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3 tips for AmeriCorps Alumni Applying To Graduate School

City Year university partnerships

Early in my collegiate career I decided that I wanted to pursue a career in education policy. Before I entered a master’s program, I wanted to learn more about our school systems. After all, my bachelor’s degree was in political science, and I had only taken one class about education during my time at Clemson University. After I graduated, I participated in a different service program that placed me in a Washington, D.C area school. There, I wore many hats: lunch and recess supervisor, events coordinator’s assistant, substitute teacher and assistant basketball coach. This position introduced me to how a school operated, but I still did not get the close interactions with students that I craved. I had very little exposure to what happens inside the classroom.

City Year not only gave me this exposure. It helped get me to where I am now. I am currently a graduate student pursuing my Master’s of Public Policy at the Sanford School of Public Policy at Duke University. The Sanford School of Public Policy is a university partner of City Year, so I immediately knew that they acknowledged my service as a valuable and meaningful experience. 

Between the scholarship my school offers City Year alumni and The Segal Education Award I earned for completing my City Year AmeriCorps year, going back to school was now something I could afford.  These partnerships and educational awards are two tools that demonstrate how much City Year values the leadership development of both their corps and alumni.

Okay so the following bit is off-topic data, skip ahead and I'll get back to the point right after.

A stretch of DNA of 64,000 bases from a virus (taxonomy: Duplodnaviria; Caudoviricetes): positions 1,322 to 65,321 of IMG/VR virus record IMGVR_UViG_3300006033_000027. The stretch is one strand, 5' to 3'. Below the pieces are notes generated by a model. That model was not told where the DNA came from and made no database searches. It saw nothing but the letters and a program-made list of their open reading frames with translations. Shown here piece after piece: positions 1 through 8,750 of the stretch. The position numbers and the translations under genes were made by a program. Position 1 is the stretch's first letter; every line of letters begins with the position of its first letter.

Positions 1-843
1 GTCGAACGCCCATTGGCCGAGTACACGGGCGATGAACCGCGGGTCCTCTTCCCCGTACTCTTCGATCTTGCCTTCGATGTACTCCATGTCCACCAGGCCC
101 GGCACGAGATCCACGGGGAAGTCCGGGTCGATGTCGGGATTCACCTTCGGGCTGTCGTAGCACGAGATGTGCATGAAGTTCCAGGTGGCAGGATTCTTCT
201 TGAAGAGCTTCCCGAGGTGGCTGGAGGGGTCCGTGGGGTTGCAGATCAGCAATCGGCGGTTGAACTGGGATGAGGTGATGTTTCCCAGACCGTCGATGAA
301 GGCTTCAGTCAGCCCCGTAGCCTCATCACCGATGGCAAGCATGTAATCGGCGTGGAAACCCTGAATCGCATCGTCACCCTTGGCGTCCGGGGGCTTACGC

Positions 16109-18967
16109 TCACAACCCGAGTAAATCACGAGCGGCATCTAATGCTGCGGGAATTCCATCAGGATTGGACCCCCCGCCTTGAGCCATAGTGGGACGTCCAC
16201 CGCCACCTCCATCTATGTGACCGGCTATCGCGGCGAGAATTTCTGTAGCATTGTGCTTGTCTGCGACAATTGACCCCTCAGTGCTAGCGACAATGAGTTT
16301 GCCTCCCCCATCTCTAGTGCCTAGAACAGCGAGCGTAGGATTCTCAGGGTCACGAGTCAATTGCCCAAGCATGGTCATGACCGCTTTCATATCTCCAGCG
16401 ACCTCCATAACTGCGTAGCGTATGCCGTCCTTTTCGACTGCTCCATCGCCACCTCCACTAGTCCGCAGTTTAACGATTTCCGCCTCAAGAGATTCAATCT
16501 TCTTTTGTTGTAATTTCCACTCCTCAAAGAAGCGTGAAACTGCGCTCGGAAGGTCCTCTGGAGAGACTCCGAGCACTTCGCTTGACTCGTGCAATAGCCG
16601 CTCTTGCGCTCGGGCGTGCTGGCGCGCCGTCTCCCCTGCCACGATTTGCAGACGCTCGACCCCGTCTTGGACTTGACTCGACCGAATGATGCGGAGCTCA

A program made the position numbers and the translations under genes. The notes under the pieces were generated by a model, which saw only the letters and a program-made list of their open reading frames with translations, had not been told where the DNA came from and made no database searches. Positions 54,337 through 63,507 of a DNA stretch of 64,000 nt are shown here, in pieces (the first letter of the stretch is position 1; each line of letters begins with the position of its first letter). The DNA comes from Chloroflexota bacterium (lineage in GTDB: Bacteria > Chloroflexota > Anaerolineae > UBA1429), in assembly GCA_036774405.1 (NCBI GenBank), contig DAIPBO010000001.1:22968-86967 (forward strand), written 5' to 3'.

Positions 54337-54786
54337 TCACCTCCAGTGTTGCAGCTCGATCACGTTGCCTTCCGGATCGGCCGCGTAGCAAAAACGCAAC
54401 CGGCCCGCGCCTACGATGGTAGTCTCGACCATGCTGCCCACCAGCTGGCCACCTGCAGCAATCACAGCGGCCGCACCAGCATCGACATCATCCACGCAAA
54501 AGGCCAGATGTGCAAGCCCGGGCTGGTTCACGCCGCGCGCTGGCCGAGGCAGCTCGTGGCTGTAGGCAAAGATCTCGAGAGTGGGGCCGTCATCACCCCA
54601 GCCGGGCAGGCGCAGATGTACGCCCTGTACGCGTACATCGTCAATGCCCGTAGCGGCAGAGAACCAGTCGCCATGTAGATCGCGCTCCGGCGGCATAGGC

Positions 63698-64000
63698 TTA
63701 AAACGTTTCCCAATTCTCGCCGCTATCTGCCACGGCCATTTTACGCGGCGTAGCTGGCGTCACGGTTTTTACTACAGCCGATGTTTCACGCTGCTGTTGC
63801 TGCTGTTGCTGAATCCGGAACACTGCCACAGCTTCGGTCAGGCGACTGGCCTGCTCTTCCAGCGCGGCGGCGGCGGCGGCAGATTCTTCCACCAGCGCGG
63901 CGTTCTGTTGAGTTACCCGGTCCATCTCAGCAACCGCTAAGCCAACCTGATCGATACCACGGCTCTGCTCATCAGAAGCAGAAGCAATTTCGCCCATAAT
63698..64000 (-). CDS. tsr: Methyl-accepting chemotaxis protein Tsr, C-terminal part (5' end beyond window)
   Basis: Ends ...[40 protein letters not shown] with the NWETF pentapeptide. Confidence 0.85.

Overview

For those of you considering graduate school at the completion of your service year, here are some things to keep in mind:

  1. Look into University Partnerships. Over one hundred schools recognize that the work City Year AmeriCorps members do and the skills they bring to the table are valuable assets to their school community. These schools are willing to help City Year alumni members continue their growth in their programs. Take advantage of it, and demonstrate how the skills you learned during your service year (teamwork, discipline, persistence, to name a few) can be applied to your schoolwork.
  2. Connect with other Alumni. City Year alumni are all over the map! I actually have already met two other people here at Duke who served with City Year. The shared experiences and shared understanding lead to immediate mutual respect and potential team members for projects.
  3. Enjoy your service. Service is not always easy (this is not news to you), but City Year is a unique program.  My City Year classroom may be the most idealistic and joy-filled place I ever find in the professional world. I already miss it, only nine months later. Treasure your time with your team.

Thank you for giving a year to City Year. You could have done many other things, but you chose to serve. Soon you will get to see how this year prepared you for what comes next, whatever that may be. Keep up the hard work, and I wish you the best of luck in the rest of your service year!

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